Once you entered your data, Optimizely lets you select what type of split-test you want to run. As we're testing a WordPress website, it makes sense to select the "Web Project".
To set up the split-test, Optimizely needs to know which website you want to run the test on. In this tutorial we're running the test on the home page of the WP Summit, that's why I'm entering the full URL: http://thewpsummit.com.
What Optimizely now does is to load your website into the editor. It automatically sets up the basic configuration for your split-test, so that you can start editing your WordPress site right away.
In this tutorial, we'll run an A/B test, so we're testing the original home page against a modified one.
There are several split-testing best practices you want to follow if you have no experience with this, but explaining those would make this tutorial way too long.
Here's a post on A/B testing best practices that will give you all information you need to run your first test successfully.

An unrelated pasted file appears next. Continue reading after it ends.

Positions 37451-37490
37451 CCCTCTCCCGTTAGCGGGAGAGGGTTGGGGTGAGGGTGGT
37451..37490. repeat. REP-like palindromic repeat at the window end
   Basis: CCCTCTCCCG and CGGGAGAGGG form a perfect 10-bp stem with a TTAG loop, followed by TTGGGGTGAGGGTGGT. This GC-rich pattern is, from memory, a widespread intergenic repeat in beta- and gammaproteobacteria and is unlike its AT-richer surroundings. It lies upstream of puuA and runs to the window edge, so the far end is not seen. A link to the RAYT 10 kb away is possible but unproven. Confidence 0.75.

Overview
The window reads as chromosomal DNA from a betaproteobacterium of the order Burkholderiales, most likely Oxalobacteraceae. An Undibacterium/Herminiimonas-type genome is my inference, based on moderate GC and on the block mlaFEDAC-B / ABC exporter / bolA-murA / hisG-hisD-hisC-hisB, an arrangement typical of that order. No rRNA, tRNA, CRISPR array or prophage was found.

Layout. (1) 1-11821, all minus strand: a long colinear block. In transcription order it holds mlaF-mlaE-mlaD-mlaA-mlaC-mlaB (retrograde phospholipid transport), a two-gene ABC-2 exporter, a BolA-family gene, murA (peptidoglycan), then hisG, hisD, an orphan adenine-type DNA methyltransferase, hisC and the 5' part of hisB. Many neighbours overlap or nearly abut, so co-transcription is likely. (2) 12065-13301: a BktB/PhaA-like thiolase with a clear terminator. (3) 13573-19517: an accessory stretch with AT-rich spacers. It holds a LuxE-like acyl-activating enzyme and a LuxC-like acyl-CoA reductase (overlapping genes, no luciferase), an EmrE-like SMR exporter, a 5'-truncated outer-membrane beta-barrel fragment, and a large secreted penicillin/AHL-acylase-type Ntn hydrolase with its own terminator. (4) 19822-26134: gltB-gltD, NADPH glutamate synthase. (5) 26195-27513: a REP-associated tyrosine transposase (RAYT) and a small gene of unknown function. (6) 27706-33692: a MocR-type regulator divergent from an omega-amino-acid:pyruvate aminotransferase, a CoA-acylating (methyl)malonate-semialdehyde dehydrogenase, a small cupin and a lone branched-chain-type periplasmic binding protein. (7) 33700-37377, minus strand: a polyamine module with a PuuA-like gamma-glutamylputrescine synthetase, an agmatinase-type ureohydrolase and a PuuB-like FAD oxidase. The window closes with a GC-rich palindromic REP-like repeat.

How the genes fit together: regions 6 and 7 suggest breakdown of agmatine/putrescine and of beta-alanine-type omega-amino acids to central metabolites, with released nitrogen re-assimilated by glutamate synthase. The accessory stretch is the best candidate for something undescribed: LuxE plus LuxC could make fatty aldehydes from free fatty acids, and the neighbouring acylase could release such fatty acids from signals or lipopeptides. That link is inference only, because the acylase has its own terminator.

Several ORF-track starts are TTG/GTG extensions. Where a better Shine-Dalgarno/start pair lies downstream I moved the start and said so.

Back to the tutorial.
In the editor, left-click on the element you want to edit. It brings up a small context menu in which you can decide how you want to edit the element.
You can edit texts, replace images, hide elements, or add new ones - it's totally up to you. You can also set up a URL redirect, so you can test two completely different layouts you built inside WordPress (but that's stuff for another tutorial).
For demonstration purpose, I'll click on the main headline and show you how to edit the text.
When did all edits, don't forget to save your changes. Optimizely will ask you to save them before you start the experiment, but better be safe than sorry.
Then you can start the experiment by clicking on the green "Start Experiment" button.
Optimizely will now ask you to sign up for their free Starter Plan. Without that, you won't be able to deploy the split-test to your website. However, this is free and subscribing to that Starter Plan won't change that.